It turns out the QMUL spent a bunch of the University’s money fighting the release of the data for a good reason; the re-analysis indicated that the altered recovery criteria did indeed dramatically increased recovery rates. How dramatically? By about 400%.

Stark and Levin noted that the altered protocol allowed about 13% of the participants to be classified as having a “significant disability” and yet have “normal” physical functioning according the recovery criteria.


Instead of 22% of patients recovering using CBT and GET only 7% and 4% did using the original criteria. Because those numbers are statistically similar to the 3% and 2% of patients who recovered while getting specialized medical care or pacing, the trial actually indicated that CBT/GET did not significantly contribute to recovery at all.

Julie Rehmeyer reported in an opinion piece, “Bad science misled millions with chronic fatigue syndrome. Here’s how we fought back”, that only 20% of the patients improved under the original protocol compared to the 60% reported to have improved in the original study. Since 10% of the people getting specialist medical care improved as well – and everybody got specialist medical care – the finding actually suggests that CBT and GET may have significantly improved the lives of only about 10% of those getting those therapies.

The Bigger You Are The Harder You Fall

It appears that the PACE trial is about to get bitten by one of its greatest strengths – it’s size. Large studies are able to pick up small results that smaller studies cannot. Many a researcher has suggested that if only his/her study had been a bit larger it would have had more positive results. The willingness of the U.K. and the Netherlands to produce large, well-funded CBT/GET studies is one of the reasons CBT/GET has so dominated the treatment picture in ME/CFS.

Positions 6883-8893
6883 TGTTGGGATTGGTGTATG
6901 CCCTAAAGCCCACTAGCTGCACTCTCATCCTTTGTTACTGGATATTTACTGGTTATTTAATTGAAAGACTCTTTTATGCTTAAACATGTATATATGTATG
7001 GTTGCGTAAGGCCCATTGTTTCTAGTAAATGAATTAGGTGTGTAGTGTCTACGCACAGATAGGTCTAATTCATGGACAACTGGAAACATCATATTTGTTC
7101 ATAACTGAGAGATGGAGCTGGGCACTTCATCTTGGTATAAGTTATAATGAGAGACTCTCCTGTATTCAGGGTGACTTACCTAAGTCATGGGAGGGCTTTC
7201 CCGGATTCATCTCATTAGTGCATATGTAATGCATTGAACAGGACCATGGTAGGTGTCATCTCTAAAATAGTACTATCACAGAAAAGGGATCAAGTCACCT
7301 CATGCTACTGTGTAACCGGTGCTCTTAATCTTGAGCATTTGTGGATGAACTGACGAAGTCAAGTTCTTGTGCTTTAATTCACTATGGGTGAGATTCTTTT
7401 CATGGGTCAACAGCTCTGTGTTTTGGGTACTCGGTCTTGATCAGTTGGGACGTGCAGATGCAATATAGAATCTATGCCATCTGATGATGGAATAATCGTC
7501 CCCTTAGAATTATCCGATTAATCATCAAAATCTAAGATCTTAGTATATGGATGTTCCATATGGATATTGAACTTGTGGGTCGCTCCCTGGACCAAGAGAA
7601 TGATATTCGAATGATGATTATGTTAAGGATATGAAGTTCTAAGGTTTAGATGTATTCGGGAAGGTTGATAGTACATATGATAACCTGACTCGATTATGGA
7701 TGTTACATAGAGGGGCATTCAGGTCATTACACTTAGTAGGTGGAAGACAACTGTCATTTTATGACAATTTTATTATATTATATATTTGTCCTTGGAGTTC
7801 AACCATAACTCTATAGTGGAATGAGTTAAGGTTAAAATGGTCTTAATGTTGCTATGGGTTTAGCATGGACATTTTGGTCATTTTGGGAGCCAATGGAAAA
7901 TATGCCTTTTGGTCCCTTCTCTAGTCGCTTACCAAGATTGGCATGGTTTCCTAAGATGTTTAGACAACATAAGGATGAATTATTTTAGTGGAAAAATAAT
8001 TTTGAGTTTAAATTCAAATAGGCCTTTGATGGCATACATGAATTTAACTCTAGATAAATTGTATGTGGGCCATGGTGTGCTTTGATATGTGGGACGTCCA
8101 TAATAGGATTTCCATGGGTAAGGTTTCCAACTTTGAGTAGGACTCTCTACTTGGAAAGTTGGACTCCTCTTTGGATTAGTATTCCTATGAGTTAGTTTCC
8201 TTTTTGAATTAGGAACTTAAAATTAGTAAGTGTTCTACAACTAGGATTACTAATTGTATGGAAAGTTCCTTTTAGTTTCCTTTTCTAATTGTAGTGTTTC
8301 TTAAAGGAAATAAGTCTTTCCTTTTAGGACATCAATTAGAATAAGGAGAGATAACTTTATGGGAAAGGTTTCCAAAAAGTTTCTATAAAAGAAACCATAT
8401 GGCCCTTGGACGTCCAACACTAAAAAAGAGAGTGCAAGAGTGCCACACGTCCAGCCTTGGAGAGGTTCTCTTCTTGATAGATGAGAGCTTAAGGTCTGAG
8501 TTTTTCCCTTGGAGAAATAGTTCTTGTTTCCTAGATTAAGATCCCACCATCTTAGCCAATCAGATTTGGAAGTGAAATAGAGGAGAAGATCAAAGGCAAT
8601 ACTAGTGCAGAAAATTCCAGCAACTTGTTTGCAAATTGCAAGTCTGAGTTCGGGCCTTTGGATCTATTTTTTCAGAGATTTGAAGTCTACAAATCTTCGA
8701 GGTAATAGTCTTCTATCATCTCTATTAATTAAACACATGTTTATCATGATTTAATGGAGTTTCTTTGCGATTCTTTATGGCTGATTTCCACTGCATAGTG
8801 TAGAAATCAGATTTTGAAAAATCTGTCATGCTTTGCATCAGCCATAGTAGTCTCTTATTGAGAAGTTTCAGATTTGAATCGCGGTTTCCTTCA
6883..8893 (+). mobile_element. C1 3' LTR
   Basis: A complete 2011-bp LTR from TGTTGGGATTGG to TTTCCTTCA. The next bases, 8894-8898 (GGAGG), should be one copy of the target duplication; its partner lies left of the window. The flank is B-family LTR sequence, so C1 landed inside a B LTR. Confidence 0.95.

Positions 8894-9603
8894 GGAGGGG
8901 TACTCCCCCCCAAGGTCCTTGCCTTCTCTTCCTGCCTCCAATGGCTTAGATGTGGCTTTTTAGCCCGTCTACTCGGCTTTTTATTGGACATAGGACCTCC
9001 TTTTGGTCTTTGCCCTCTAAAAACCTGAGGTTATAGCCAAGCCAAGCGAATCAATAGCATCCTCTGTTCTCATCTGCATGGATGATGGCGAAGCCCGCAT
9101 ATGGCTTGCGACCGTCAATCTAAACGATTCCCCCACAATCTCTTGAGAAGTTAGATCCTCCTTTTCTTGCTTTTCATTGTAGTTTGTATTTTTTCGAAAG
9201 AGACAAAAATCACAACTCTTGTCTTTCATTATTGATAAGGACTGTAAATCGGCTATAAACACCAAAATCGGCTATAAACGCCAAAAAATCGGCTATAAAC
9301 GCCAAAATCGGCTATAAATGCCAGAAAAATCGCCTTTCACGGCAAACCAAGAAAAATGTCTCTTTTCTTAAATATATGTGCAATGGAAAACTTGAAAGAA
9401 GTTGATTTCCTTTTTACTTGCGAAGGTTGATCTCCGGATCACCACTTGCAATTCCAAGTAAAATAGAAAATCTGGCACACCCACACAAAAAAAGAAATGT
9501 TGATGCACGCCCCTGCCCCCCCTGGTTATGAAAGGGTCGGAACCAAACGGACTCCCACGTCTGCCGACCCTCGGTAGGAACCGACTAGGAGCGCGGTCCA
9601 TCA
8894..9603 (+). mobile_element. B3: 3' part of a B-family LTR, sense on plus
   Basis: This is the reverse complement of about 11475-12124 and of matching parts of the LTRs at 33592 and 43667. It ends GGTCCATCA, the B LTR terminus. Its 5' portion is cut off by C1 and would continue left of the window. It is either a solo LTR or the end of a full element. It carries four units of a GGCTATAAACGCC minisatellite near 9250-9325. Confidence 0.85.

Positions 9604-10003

The problem with definitively large trials is that they are definitive. The PACE study was so large (n=640) it should have been able to pick up any possible positive result. Even with its huge size, though, Stark and Levin couldn’t find any effects on recovery.

The Beginning of the End of the PACE Trial and ???

This preliminary reanalysis isn’t the end of the PACE trial but it’s probably the beginning of the end. Stark and Levin will continue their analysese of the raw data, and we’ll surely see a publication in a journal at some point. It’s hard to imagine the PACE trial could survive a published study exposing this massive study – really, the crown jewel of the British attempt to establish CBT/GET – as an object lesson in how studies should not be done.

If that happens everyone involved with producing the study, funding the study and protecting the study will get hurt. The authors of the study will likely take an awful hit given the cost of the study and the many papers that have been based on it, but the funders will have to answer the $8 million that went down the drain as well.

Then there’s Queen Mary of London University and The Lancet.

QMUL Analysis Deepens Questions About Universities Objectivity

QMUL released a reanalysis of the data that indicated just how far this University has gone astray. Essentially QMUL did what they have always done; instead of a comprehensive and fair analysis of all the issues, they ignored the main questions and focused on other ones.
Their reanalysis focused entirely on whether the reanalysis showed that CBT and GET were more effective than pacing or ordinary medical treatment – a question, quite frankly, that no one had any interest in.